Here at the BFI we were very sorry to hear of the sudden death last week of Peter Worden.
The Peter Worden Collection of Mitchell and Kenyon Films is one of the glories of the BFI National Archive (placed in 2011 on Unesco’s UK Memory of the World Register).
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When the collection, consisting of hundreds of films of late Victorian and Edwardian Britain, was discovered in a basement in 1994, it was Peter who was its initial and tireless custodian and conservator. In 2000, he donated the collection to the nation and it entered the vaults of the BFI National Archive. What followed was a huge preservation, restoration and research project in collaboration between the BFI and the University of Sheffield.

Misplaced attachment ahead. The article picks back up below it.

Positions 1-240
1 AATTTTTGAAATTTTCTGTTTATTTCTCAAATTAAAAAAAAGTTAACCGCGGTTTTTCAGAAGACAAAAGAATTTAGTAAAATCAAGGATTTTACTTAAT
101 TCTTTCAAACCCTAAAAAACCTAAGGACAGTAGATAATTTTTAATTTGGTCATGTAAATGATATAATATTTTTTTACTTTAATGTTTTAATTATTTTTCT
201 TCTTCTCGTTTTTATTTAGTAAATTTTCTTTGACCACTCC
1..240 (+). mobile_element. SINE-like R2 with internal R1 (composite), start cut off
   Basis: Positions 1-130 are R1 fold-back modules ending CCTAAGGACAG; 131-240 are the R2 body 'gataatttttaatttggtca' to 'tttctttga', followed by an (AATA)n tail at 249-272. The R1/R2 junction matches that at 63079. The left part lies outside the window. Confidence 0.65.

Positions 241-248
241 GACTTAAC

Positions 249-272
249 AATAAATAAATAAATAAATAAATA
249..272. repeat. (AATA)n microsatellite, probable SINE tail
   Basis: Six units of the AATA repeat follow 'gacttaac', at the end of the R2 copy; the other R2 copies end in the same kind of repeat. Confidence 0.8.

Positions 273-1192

An optician by trade, and a keen local historian and film enthusiast, Worden was a lifelong resident of Blackburn, where the filmmaking firm of Sagar Mitchell and James Kenyon had been based. Worden could even recall encounters, as a boy, with an elderly Mitchell. It was fitting that the completed archive project was nationally launched (in early 2005) at a gala screening in Blackburn’s King George’s Hall – with Peter Worden in attendance.
The rediscovery and restoration of the collection rewrote the history of early filmmaking in Britain – and revealed the massive public appetite for archival non-fiction film that has driven so much of our curatorial work ever since. The BFI, and anyone who cares for our film heritage, will remain in Peter Worden’s debt. Many BFI staff who were involved in the Mitchell and Kenyon project will retain indelible memories of Peter, his strength of character and his irrepressible enthusiasm for the collection, for film and for history.
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